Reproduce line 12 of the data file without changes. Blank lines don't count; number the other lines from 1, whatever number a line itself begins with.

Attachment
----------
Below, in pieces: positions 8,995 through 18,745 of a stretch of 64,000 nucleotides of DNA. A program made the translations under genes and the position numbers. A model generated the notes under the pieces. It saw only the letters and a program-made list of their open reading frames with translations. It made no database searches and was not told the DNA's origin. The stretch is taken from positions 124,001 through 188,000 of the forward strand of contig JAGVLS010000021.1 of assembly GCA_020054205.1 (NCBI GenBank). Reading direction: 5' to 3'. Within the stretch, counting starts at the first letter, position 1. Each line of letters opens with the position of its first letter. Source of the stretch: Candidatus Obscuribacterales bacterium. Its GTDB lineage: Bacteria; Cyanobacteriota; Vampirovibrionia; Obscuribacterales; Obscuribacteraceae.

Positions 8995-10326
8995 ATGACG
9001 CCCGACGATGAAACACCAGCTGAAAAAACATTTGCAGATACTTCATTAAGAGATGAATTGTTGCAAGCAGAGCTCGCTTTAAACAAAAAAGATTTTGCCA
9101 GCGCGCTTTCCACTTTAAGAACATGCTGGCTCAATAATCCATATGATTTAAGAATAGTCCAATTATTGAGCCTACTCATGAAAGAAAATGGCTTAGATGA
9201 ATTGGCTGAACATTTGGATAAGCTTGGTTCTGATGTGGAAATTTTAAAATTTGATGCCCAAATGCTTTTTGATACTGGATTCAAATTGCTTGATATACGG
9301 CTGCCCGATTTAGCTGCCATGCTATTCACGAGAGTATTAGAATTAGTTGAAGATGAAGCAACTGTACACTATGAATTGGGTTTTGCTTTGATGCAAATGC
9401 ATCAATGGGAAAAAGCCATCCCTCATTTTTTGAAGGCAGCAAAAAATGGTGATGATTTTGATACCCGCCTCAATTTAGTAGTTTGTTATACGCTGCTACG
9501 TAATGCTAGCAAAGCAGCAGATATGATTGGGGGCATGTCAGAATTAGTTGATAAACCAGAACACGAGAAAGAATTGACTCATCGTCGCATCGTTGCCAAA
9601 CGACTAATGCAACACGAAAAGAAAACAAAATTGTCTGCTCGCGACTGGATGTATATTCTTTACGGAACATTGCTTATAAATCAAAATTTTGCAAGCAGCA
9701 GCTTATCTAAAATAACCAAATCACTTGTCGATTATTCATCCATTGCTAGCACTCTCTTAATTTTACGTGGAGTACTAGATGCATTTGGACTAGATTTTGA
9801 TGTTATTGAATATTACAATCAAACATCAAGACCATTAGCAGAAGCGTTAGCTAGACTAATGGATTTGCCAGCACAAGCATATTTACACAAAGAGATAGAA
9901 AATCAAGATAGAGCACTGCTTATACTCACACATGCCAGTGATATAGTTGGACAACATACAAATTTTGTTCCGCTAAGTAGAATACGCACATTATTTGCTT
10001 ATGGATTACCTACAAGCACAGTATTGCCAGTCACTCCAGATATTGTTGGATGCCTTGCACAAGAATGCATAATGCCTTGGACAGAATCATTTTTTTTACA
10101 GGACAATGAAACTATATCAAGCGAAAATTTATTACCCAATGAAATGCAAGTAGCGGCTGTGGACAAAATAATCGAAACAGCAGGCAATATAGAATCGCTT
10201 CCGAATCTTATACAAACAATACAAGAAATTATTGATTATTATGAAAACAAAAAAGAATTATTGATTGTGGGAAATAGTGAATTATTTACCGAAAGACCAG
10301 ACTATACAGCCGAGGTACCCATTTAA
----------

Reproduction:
9801 TGTTATTGAATATTACAATCAAACATCAAGACCATTAGCAGAAGCGTTAGCTAGACTAATGGATTTGCCAGCACAAGCATATTTACACAAAGAGATAGAA